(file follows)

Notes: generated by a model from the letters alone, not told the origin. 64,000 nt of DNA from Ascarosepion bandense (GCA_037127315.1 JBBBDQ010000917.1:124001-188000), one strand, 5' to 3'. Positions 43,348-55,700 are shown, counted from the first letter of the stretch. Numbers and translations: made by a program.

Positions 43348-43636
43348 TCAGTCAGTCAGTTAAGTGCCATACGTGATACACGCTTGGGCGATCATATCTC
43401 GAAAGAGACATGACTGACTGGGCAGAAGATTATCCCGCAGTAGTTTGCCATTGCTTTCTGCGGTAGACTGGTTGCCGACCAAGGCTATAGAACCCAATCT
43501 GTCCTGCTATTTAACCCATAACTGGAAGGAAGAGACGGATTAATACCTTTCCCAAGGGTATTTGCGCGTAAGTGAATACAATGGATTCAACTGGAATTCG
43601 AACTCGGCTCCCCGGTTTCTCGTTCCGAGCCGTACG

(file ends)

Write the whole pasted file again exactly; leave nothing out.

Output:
Notes: generated by a model from the letters alone, not told the origin. 64,000 nt of DNA from Ascarosepion bandense (GCA_037127315.1 JBBBDQ010000917.1:124001-188000), one strand, 5' to 3'. Positions 43,348-55,700 are shown, counted from the first letter of the stretch. Numbers and translations: made by a program.

Positions 43348-43636
43348 TCAGTCAGTCAGTTAAGTGCCATACGTGATACACGCTTGGGCGATCATATCTC
43401 GAAAGAGACATGACTGACTGGGCAGAAGATTATCCCGCAGTAGTTTGCCATTGCTTTCTGCGGTAGACTGGTTGCCGACCAAGGCTATAGAACCCAATCT
43501 GTCCTGCTATTTAACCCATAACTGGAAGGAAGAGACGGATTAATACCTTTCCCAAGGGTATTTGCGCGTAAGTGAATACAATGGATTCAACTGGAATTCG
43601 AACTCGGCTCCCCGGTTTCTCGTTCCGAGCCGTACG